Trauma and the nervous system are related. Trauma impacts our nervous systems and impacts how we live our lives. Therapy for trauma can help resolve these symptoms and create a better understanding of how to regulate our nervous systems.
Think of your nervous system almost like a TSA agent at an airport. It is constantly scanning for danger and escape routes.
Our nervous systems were created and developed during prehistoric times. They serve a purpose for survival. If someone was hunting in the wild and came across a Sabertooth tiger, the nervous system would activate into fight, flight, or freeze mode to create safety and survival.
Trauma therapy helps us understand the nervous system’s functions including fight, flight, or freeze.
When activated, the nervous system may go into fight mode, meaning that you need to fight off a potential safety risk. Examples could be physical assault, active combat, etc.
Sometimes the nervous system goes into flight mode, meaning that you need to escape. This could look like constantly scanning the room for safety and an exit strategy.
The nervous system can also get stuck in freeze mode. This looks like paralyzing fear, being unable to move, playing dead so to speak.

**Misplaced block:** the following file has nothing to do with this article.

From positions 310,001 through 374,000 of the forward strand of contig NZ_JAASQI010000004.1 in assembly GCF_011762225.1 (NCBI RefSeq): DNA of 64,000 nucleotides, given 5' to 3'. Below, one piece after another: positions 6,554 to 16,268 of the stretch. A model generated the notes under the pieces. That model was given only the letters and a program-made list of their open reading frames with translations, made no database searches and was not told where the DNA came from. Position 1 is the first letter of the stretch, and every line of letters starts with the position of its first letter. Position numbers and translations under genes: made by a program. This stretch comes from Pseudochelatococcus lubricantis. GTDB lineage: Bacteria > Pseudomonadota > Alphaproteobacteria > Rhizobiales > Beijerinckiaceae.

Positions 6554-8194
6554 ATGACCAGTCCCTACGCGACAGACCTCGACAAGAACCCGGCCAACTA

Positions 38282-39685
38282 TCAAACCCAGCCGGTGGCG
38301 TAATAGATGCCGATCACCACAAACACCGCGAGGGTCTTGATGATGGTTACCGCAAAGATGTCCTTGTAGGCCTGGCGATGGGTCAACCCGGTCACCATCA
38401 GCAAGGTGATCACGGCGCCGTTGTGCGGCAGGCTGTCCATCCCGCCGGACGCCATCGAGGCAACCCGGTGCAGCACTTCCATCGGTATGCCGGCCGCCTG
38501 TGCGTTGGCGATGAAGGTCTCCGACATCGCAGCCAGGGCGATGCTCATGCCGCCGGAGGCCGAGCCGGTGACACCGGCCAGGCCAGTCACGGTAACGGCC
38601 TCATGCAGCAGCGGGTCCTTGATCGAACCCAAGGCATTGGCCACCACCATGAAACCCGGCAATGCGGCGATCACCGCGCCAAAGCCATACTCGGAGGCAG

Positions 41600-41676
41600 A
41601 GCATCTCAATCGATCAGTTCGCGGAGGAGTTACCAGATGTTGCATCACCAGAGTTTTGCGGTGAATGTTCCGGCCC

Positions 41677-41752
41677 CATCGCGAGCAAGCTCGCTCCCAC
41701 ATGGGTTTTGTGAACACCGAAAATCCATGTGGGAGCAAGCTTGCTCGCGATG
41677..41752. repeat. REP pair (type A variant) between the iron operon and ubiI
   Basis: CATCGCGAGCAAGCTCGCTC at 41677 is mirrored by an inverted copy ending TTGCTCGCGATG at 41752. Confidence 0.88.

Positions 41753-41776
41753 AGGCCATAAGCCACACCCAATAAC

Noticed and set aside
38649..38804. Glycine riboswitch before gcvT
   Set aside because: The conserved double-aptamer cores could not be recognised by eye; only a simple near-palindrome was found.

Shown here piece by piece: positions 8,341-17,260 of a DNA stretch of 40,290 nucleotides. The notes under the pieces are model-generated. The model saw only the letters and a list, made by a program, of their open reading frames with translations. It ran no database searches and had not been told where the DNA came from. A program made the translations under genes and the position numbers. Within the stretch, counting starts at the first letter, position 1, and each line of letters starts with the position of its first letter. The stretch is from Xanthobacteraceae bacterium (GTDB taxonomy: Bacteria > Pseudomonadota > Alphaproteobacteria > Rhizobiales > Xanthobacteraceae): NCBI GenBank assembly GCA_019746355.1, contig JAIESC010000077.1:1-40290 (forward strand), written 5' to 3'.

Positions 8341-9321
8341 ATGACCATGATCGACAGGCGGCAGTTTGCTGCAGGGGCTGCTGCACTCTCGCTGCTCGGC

You can see why all three of these functions, which are related to trauma and the nervous system, would be useful for survival purposes.
What isn’t helpful is when you get stuck in fight, flight, or freeze mode without discharging the experience or energy. You can see animals in the wild escape a predator and then immediately shake off. This is a nervous system regulation technique. Unfortunately, we as human beings aren’t always able to “shake it off.”
Therapy for trauma can help you “shake it off” and get rid of trauma that gets stored in the body. When we experience traumatic experiences, our body creates chemicals and tries to regulate the nervous system. When our nervous system creates chemicals unnecessarily, we tend to get stuck in fight, flight, or freeze mode.
Maybe this looks like being unable to sit still and feeling like you always have to be in movement. Maybe this looks like crippling depression symptoms. This could look like paralyzing fear when overwhelmed.
Whatever the case, you are not alone. We at Resilient Mind Counseling all work from a trauma-informed perspective, meaning that we are all trained in trauma techniques and ways of doing therapy.
Don’t suffer in silence. Contact us today.